read more

UF/IFAS findings could help prevent crop-killing pathogen from coming to U.S.

Feb 01, 17 UF/IFAS findings could help prevent crop-killing pathogen from coming to U.S.

Posted by in Agriculture, Featured Stories

By: Brad Buck, 352-294-3303, bradbuck@ufl.edu GAINESVILLE, Fla. — New findings by University of Florida Institute of Food and Agricultural Sciences researchers could help prevent more genetic strains of the potato- and tomato-killing late-blight pathogen from entering the United States. These findings may provide further evidence...

read more

A Day Trip Escape Into Old Florida

Feb 01, 17 A Day Trip Escape Into Old Florida

Posted by in Celebration, Featured Stories

By: Nancy Dale Only 30 minutes west of Hobe Sound, there is a place of serenity where time stands still, where the visitor can return to silence beneath ancient bald cypress trees in the heart of the Barley Barber swamp at Indiantown.  The Treasured Land Foundation, a non-profit organization in Martin County, in partnership with...

read more

SheepsHead A Good Target For February!!!

Feb 01, 17 SheepsHead A Good Target For February!!!

Posted by in Celebration, Featured Stories

Capt. Jason Prieto: 813-727-9890 • Owner: Steady Action Fishing Charters steadyactionfishingcharters.com • captjasonp@gmail.com As we enter the end of a typical winter here in west central Florida you can expect to see some of the coldest temperatures of the year. With that being said we are also seeing one of the mildest...

read more

Heuchera are native to the U.S. and an award-winning perennial plant

Feb 01, 17 Heuchera are native to the U.S. and an award-winning perennial plant

Posted by in Featured Stories, Gardening

By Norman Winter I was hiking around Blue Ridge, Georgia, not long ago and came across a few terrific-looking heuchera, or coral bells, which I had only seen previously for sale in garden centers. All heuchera species are native to the United States, including this Heuchera villosa, which is native to the Southeast from Arkansas to...

read more

Irula tribesmen and detector dogs help UF/IFAS and FWC remove pythons in Florida

Media contacts: FWC: Carli Segelson, 772-215-9459, Carli.Segelson@MyFWC.com UF: Beverly James beverlymjames@ufl.edu, 352-273-3566 FORT LAUDERDALE, Fla. — The University of Florida’s Institute of Food and Agricultural Sciences (UF/IFAS) and the Florida Fish and Wildlife Conservation Commission (FWC) are working together on unique...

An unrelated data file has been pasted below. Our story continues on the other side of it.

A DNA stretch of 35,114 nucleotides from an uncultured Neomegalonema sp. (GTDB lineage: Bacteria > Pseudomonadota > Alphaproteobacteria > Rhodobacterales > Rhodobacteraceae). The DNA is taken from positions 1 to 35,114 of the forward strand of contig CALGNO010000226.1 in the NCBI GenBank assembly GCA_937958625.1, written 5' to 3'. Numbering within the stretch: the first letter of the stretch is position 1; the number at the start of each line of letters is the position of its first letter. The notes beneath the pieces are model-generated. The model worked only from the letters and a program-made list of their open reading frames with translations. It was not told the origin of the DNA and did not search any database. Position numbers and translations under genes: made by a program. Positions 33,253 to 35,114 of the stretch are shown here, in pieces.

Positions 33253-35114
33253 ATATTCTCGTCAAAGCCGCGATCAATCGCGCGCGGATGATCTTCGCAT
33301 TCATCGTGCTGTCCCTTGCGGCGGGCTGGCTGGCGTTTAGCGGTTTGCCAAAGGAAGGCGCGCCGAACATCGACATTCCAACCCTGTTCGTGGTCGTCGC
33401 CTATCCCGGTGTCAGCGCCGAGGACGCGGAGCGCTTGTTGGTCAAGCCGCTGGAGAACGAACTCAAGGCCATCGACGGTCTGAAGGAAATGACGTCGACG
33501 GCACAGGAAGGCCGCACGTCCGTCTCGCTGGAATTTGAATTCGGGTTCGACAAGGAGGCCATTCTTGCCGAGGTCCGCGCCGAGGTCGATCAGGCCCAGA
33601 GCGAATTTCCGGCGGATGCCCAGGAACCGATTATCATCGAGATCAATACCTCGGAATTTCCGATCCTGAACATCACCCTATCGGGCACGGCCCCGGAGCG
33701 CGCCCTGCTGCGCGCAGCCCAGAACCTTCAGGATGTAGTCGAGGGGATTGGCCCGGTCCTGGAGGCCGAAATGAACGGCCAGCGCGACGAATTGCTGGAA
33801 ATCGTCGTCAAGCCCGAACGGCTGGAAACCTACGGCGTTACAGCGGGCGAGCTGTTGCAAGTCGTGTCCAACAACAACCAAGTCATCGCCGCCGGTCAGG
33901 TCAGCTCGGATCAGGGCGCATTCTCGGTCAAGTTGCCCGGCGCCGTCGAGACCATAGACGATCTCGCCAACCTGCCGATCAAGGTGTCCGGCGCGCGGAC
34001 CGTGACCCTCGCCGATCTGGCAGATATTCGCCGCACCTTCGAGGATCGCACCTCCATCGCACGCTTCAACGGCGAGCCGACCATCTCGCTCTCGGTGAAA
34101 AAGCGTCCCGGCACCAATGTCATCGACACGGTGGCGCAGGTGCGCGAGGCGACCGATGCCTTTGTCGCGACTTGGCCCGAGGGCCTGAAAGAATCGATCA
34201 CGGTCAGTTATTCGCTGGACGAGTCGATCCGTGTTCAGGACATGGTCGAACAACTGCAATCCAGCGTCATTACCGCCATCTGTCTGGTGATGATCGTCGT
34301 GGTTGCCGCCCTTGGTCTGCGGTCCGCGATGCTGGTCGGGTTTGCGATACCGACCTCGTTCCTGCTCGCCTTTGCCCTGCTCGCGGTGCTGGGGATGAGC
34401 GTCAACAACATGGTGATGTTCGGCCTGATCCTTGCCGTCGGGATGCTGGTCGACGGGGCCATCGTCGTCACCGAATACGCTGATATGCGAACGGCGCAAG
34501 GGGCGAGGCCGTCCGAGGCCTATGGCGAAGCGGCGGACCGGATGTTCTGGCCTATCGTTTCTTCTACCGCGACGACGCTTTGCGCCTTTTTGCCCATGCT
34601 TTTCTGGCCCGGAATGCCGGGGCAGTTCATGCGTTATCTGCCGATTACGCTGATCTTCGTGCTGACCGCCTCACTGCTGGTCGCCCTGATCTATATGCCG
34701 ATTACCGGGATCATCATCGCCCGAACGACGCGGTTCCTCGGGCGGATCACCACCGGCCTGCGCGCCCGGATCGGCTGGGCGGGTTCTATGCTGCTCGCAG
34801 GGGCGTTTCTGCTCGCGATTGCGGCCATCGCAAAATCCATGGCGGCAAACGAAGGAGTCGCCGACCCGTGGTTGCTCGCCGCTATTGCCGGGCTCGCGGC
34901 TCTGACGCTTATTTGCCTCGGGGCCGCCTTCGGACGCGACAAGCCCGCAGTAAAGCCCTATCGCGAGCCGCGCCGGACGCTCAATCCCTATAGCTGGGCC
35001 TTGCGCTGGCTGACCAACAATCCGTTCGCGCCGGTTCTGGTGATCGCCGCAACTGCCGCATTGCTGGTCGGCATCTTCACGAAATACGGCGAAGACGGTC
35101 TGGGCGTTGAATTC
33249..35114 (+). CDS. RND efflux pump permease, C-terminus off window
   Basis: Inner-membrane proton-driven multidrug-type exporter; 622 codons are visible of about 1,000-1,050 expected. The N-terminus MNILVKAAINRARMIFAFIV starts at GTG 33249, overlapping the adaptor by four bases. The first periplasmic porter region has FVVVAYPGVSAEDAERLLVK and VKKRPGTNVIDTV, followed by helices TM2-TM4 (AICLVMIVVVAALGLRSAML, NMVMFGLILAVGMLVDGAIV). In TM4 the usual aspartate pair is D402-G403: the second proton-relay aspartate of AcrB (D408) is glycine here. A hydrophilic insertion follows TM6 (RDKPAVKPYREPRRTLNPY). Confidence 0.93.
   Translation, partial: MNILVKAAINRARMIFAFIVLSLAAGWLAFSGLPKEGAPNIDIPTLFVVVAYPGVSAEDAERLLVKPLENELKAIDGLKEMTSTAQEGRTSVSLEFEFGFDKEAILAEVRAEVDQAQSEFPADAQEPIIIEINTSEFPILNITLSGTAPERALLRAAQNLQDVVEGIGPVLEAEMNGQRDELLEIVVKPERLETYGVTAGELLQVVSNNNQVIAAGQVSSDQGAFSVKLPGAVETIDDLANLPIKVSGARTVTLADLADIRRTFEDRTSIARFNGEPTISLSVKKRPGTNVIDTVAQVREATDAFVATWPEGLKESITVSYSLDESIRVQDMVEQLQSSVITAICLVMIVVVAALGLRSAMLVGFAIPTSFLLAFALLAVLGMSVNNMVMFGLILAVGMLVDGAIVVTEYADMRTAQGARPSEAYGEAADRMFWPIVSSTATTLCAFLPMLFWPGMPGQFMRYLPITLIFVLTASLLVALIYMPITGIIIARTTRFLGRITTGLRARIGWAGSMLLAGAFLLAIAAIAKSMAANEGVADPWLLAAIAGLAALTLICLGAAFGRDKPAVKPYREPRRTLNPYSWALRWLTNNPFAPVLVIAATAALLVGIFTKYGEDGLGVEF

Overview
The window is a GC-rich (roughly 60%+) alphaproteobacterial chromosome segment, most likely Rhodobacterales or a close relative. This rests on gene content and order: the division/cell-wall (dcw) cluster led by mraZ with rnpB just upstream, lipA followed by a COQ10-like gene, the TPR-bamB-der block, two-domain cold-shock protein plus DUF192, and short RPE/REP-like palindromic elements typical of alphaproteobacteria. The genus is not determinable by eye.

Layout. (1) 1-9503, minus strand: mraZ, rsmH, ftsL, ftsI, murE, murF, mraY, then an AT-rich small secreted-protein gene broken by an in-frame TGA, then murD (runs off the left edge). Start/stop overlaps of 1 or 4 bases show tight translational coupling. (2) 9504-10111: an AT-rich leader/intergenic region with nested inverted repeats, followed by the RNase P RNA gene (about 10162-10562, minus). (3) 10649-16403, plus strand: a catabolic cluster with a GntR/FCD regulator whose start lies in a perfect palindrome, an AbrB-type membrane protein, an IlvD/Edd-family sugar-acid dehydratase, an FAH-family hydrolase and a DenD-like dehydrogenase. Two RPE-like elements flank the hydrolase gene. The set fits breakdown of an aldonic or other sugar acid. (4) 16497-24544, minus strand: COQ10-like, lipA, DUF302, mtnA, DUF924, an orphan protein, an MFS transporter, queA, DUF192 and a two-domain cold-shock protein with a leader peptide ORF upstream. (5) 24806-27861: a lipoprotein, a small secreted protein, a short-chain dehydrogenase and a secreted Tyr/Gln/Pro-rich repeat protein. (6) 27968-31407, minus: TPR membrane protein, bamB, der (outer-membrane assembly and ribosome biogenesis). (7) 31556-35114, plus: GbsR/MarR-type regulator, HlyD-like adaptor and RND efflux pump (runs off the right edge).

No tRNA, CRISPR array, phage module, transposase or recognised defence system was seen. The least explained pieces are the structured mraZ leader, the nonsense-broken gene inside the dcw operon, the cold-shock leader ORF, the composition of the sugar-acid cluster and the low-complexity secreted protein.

read more

FWC celebrates 75 years of wildlife management area conservation success

Feb 01, 17 FWC celebrates 75 years of wildlife management area conservation success

Posted by in Featured Stories

Media contact: Tammy Sapp, 850-228-1353; Carli Segelson, 772-215-9459 In 2017, the Florida Fish and Wildlife Conservation Commission (FWC) is commemorating the 75th anniversary of the wildlife management area system, one of the state’s greatest natural treasures. The FWC oversees this statewide network of remote and scenic lands,...

read more

Cowpea curculio sidelines Georgia’s largest black-eye pea fields

Feb 01, 17 Cowpea curculio sidelines Georgia’s largest black-eye pea fields

Posted by in Agriculture, Featured Stories, Land Care

By Merritt Melancon The lucky legume has been part of a boom-and-bust cycle for the past three decades thanks to a pod-feeding weevil that has, so far, evaded farmers’ best pest control practices. This year is going to be a bust due to high pest pressure, said David Riley, a professor of entomology at the University of Georgia who...

read more

Mobile System Removes Phosphorus From Manure

By Jan Suszkiw A mobile system for removing phosphorus from cow manure may offer dairy farmers greater flexibility in where, when, and how they use the nutrient to fertilize crops. Manure can be spread onto crop fields as a source of phosphorus, nitrogen, and other nutrients important to plant growth. But applying too much manure...

read more

UF/IFAS scientists: Commercially grown strawberries are not genetically engineered

Jan 02, 17 UF/IFAS scientists: Commercially grown strawberries are not genetically engineered

Posted by in Agriculture, Featured Stories

By: Brad Buck, 352-294-3303, bradbuck@ufl.edu University of Florida Institute of Food and Agricultural Sciences researchers want the public to know that they do not use genetic engineering to breed commercial strawberries; in fact, commercially grown strawberries worldwide do not use such techniques in new variety production at this...

read more

Milk Prices Poised for Modest Improvement

Jan 02, 17 Milk Prices Poised for Modest Improvement

Posted by in Agriculture, Featured Stories, Livestock

by:TheCattleSite News Desk US – After a few years of significant challenge, the outlook for US milk producers is beginning to improve, according to a new report from CoBank. Despite projected supply increases, milk prices are poised for modest improvement in the years ahead thanks to new export opportunities and gains in...

read more